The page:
Don't Panic Tips


In any wedding, no matter how carefully and meticulously planned, something big or small may still go wrong, turn out a little differently or be totally unexpected. You can’t possibly plan for every contingency. But you can follow these 10 tips to ensure the ceremony runs as smoothly and calmly as possible.

1. Allow time for Wedding Prep

Create a Timeline with space for the unforeseen built into it. Have the aesthetician come to you for hair, nails and makeup. If that’s not possible, allow yourself lots of time to get from one appointment to the other.  Leave plenty of time to dress and to get to the wedding venue at least half an hour before the advertised starting time – the one you put on the invitations.

2. Choose your pre-ceremony photo shoot location wisely

If you are having a pre-ceremony photoshoot somewhere other than at your home or wherever you are getting ready for the ceremony, build in lots of time to get to the venue. Ideally, schedule your photo shoots at wherever you are getting ready for the wedding and then also at the venue. That way, at least you are on the premises!

3. Decide yes or no to guests snapping during the ceremony

Decide whether you’re OK with your  guests snapping away, texting and instagramming  during the ceremony. If you’d rather they didn’t,  ask your officiant to spell that out right at the beginning of the ceremony. That way you won’t be distracted or annoyed by snappers and they won’t interfere with the professional photos being taken by the professional photographers.  


4. Happy Baby, Happy Bride


You want to carry your baby up the aisle in your arms. But he’s demanding to be fed, having a meltdown or has just fallen asleep. Just give her time to calm down or finish feeding or to gently wake up. As long as you let your guests know what’s happening, they’ll smile and understand.

5. Make a Plan B for the Ringbearer

If you choose to have a small child, say under the age of six, as your ring bearer, have them carry the rings securely tied to a pillow or in a box. Make sure the Best Man retrieves the rings once the child has walked up the aisle, so the rings are available and ready for the Exchange of Rings part of the ceremony. Better still, have the ringbearer carry fake rings. Just make sure the Best Man has the real rings in his pocket!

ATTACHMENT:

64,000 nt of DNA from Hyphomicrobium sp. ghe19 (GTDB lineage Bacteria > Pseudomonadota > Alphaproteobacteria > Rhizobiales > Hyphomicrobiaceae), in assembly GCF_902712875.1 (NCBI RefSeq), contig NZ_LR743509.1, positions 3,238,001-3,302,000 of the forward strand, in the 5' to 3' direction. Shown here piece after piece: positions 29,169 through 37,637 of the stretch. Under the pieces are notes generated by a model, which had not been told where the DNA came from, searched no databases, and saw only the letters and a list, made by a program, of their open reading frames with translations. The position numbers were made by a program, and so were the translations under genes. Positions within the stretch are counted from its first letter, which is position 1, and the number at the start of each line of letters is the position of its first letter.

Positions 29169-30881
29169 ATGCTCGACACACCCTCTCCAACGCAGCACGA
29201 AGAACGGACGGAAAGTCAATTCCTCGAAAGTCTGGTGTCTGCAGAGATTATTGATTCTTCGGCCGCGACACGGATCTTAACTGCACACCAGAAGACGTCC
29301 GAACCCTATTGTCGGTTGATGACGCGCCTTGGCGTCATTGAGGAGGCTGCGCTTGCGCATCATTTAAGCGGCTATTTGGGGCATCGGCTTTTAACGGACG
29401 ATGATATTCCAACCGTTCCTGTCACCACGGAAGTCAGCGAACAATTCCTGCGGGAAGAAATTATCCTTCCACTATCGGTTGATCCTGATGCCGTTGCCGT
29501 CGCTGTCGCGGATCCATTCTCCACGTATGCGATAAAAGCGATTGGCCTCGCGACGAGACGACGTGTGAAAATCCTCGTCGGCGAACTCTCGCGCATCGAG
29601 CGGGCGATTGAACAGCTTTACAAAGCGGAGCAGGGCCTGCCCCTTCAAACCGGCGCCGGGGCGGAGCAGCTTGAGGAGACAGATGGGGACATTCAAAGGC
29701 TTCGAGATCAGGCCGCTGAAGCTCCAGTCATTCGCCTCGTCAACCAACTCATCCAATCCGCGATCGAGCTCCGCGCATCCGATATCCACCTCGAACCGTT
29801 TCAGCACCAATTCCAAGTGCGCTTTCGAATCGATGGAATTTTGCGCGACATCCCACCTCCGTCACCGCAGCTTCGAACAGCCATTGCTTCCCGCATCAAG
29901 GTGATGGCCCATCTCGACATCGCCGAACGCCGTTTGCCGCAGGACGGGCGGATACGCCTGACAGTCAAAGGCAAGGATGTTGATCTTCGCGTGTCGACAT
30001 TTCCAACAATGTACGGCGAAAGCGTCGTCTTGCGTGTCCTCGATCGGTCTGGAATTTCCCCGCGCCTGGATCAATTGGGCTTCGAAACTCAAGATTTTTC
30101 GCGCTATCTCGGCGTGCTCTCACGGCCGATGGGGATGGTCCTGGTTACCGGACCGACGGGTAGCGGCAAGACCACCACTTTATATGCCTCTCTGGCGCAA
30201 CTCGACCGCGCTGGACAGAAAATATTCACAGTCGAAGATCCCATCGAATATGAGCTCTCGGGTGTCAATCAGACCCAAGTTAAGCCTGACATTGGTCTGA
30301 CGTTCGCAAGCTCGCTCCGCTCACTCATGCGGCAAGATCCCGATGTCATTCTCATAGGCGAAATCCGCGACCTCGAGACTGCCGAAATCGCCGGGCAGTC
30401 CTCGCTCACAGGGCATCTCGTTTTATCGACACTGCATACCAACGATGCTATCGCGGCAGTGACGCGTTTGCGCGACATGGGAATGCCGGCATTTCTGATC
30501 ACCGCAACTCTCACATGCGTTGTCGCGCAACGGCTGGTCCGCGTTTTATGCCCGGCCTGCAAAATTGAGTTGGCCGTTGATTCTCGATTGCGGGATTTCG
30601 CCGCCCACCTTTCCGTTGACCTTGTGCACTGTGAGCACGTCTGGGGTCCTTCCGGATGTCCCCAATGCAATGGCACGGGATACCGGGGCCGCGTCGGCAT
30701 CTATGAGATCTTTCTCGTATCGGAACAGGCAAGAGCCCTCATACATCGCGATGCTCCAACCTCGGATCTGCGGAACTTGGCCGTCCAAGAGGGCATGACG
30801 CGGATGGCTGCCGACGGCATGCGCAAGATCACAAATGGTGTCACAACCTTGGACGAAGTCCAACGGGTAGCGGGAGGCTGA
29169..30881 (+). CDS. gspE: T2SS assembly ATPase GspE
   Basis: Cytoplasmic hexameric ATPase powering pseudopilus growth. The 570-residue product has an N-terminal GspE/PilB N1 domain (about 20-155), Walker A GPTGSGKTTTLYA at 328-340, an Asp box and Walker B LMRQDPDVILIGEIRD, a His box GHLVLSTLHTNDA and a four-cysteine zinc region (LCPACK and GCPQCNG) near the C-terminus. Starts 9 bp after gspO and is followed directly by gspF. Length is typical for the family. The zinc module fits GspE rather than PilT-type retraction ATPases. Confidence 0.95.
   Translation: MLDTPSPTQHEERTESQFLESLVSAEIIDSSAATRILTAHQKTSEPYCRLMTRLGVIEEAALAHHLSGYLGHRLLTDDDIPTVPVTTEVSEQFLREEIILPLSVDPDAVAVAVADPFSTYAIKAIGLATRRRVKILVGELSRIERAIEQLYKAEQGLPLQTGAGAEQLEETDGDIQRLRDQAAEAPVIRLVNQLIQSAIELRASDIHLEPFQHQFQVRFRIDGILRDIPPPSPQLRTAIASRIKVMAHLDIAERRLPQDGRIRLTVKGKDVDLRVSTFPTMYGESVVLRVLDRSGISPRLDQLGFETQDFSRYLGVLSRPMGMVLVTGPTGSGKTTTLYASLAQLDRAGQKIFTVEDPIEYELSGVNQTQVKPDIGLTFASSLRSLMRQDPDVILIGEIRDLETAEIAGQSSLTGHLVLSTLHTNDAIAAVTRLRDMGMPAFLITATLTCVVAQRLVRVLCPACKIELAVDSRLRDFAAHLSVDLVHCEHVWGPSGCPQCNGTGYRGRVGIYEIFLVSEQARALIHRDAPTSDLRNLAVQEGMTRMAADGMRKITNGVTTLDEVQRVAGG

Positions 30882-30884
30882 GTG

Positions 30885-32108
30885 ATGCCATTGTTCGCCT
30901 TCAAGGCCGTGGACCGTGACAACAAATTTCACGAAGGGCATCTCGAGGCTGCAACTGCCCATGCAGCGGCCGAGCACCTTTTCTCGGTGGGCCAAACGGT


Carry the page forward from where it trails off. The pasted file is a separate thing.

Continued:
6. Be flexible with whether children participate as scheduled in the ceremony

Children are usually thrilled to be participating in a wedding ceremony. On the actual day, be prepared that they might be overcome by the excitement and get stagefright or have a meltdown. So be understanding and  flexible and don’t force the issue. Remember, Happy Child means Happy Couple means Happy Guests.

7. Keep all the children happy

If you are expecting lots of guests with very young children, hire a child minder or two for the ceremony and the reception. Have the officiant announce that there is childcare available, and also ask that guests comfort a crying child during the ceremony by taking it out of the room or space so as not to distract from the ceremony.

8.  Be doggone sure you want that dog in the ceremony

Pets are notorious scene stealer. Do you want to share the limelight? If you do, just make sure the dog has done its business just before the ceremony, has a designated person to walk it up the aisle and to take it aside once it has delivered the rings

9. Punctuality, yours, the guests, and everyone else involved, matters

Traffic is often unpredictable, taxis are late or don’t show up, the bus you hired to bring the guests from their hotel to the venue inexplicably  fails to materialise. So find a balance between respecting the value of the time of those who are at the venue on time, and giving those who are not on time, through circumstances beyond their control, a chance to be at the ceremony.

10. Stick as closely as possible to the advertised start time of the ceremony

Nobody expects wedding to start exactly at the advertised time,. But if you start the ceremony more than, say, 20 minutes late, you may incur additional charges for the extra time,  throw off the tight schedule for cocktails, post-ceremony photos, and  the reception. Be sure to check with the officiant, the musicians, the photographers and the venue as to what flexibility they have with delaying the ceremony. Agree in advance on a cut-off point beyond which you will not wait for that last guest to arrive.

Finally, remember there are some things you can’t control. Know that by the end of the day, you will be married to the person you love. All the stresses will be forgotten in that joy. And don’t forget to breathe, and enjoy every moment of your special day.



Catherine Kentridge, Licensed Wedding Officiant 
Custom Wedding Ceremonies



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